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Plant Biology

showing 1-5 of 11 breaks

The fragrance of plants: how their perfume pervades the air

One of the most seemingly boring aspects of plants is perhaps the most exciting. Plants are sessile organisms, which means that they do not move. In order to respond to environmental stresses and to interact with other organisms, plants instead rely on a chemical language. Volatiles,... click to read more

  • Joshua Widhalm | Assistant Professor at Department of Horticulture and Landscape Architecture, Purdue University, West Lafayette, IN 47907-2010, USA
  • Funmilayo Adebesin | PhD student at Department of Horticulture and Landscape Architecture, Purdue University, West Lafayette, IN 47907-2010, USA
  • Natalia Dudareva | Distinguished Professor at Department of Horticulture and Landscape Architecture, Purdue University, West Lafayette, IN 47907-2010, USA
Views 88
Reading time 3.5 min
published on Apr 18, 2018
Bringing the flavor back to modern tomatoes

While many people remember the wonderful flavor of a garden-grown heirloom tomato, this flavor is not found in modern commercial tomatoes. Modern tomato breeding has focused on disease resistance, yield, shelf-life and firmness for shipping. While these traits are essential for large scale year-round production... click to read more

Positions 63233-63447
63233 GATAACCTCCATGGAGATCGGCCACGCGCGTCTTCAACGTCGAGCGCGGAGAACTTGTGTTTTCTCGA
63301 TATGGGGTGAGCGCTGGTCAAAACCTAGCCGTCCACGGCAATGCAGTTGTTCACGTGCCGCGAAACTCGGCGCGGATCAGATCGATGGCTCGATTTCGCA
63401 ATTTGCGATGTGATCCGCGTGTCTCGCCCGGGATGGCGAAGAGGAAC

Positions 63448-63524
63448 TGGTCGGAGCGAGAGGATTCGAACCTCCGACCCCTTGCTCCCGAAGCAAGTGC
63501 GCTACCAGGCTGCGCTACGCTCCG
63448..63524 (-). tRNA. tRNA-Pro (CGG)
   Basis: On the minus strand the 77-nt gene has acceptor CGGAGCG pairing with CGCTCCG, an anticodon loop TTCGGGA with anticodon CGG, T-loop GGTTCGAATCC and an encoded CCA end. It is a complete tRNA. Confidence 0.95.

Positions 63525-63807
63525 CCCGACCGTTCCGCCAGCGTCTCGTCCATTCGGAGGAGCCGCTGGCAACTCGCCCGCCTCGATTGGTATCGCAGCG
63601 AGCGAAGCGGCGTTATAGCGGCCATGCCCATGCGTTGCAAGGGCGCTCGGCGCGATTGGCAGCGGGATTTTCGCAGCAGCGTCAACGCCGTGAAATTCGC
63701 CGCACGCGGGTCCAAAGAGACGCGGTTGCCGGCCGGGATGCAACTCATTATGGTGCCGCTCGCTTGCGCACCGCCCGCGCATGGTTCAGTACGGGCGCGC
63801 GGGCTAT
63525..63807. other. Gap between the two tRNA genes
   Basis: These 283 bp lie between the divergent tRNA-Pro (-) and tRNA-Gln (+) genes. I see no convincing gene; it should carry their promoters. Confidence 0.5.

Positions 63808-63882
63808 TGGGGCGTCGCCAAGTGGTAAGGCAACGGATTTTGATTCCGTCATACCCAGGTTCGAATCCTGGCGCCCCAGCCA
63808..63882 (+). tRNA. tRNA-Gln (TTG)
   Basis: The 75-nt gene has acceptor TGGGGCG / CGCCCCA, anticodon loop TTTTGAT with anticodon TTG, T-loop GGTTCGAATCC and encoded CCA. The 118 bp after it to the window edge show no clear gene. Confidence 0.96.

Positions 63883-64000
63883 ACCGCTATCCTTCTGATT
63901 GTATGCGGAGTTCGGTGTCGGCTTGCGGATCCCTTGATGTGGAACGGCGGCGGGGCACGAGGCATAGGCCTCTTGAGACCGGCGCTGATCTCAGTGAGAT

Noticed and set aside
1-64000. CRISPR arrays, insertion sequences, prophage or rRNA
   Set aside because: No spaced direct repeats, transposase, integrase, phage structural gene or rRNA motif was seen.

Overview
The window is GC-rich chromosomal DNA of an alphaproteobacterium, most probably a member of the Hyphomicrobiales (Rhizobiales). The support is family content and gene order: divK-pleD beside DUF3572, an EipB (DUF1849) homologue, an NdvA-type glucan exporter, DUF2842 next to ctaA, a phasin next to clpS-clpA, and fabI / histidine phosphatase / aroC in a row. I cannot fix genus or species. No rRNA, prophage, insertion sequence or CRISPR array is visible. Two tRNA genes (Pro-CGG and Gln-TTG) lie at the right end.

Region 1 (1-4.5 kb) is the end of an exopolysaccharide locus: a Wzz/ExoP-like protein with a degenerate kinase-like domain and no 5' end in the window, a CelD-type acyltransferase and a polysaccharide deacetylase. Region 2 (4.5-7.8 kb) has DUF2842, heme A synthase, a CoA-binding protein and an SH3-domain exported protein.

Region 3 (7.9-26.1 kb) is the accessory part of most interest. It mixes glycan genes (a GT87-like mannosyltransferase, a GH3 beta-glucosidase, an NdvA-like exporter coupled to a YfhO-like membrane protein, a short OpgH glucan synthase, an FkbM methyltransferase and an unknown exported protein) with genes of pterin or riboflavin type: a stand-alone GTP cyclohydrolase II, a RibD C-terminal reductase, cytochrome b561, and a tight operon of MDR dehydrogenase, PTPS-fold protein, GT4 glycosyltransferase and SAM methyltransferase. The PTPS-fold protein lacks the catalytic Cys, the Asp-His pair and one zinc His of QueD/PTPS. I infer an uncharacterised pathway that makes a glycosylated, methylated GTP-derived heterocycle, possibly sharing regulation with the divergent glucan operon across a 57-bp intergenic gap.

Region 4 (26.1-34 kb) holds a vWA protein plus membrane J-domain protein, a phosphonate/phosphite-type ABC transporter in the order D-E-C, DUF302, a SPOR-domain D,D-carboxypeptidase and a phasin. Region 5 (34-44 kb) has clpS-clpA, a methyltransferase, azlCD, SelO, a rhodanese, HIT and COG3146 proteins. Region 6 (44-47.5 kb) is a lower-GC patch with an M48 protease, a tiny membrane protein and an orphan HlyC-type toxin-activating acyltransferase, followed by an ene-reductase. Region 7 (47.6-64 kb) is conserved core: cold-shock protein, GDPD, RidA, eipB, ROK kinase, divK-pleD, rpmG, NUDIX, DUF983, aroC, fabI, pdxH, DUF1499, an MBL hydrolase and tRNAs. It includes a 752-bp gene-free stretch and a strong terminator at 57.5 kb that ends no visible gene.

• Denise Tieman | Research assistant at University of Florida, Horticultural Sciences Dept., Gainesville FL 32611
Views 731
Reading time 3 min
published on Dec 1, 2017
How do plants breathe?

Whether or not you like your sprouts, plants will likely form a major component of your diet: cereals, bread, potatoes, pasta, rice, chips, etc. all come from plants. Rice, maize and wheat alone make up 60% of the world's food intake. Not only are plants... click to read more

  • Richard Morris | Professor at John Innes Centre, Norwich Research Park, Norwich, NR4 7UH, UK
  • Hugh Woolfenden | Postdoctoral Research Fellow at John Innes Centre, Norwich Research Park, Norwich, NR4 7UH, UK
Views 802
Reading time 4 min
published on Nov 22, 2017
Boechera, Why are you so Cool?

Kipling once said: "Only mad-dogs and Englishmen go out in the noon day sun". To this list we can also add plants they are out in the noon day sun because they are not able to move to the shade when things get hot. Plants... click to read more

  • Elizabeth Waters | Professor at San Diego State University, Campanile Drive San Diego, CA, USA
Views 522
Reading time 3.5 min
published on Nov 21, 2017
One root for every soil: a double-personality tale

In biology, life success is based on the ability to have offspring. For that, before reproduction, organisms must deal with different and sometimes unfriendly situations. The capacity to overcome environmental challenges increases the possibility to have descendants, and will determine then that organism's life success. A... click to read more

  • Laura Lorenzo | PhD student at Department of Plant Biology, Section of Biology, Faculty of Science, University of Geneva, Switzerland
Views 479
Reading time 3 min
published on Sep 12, 2017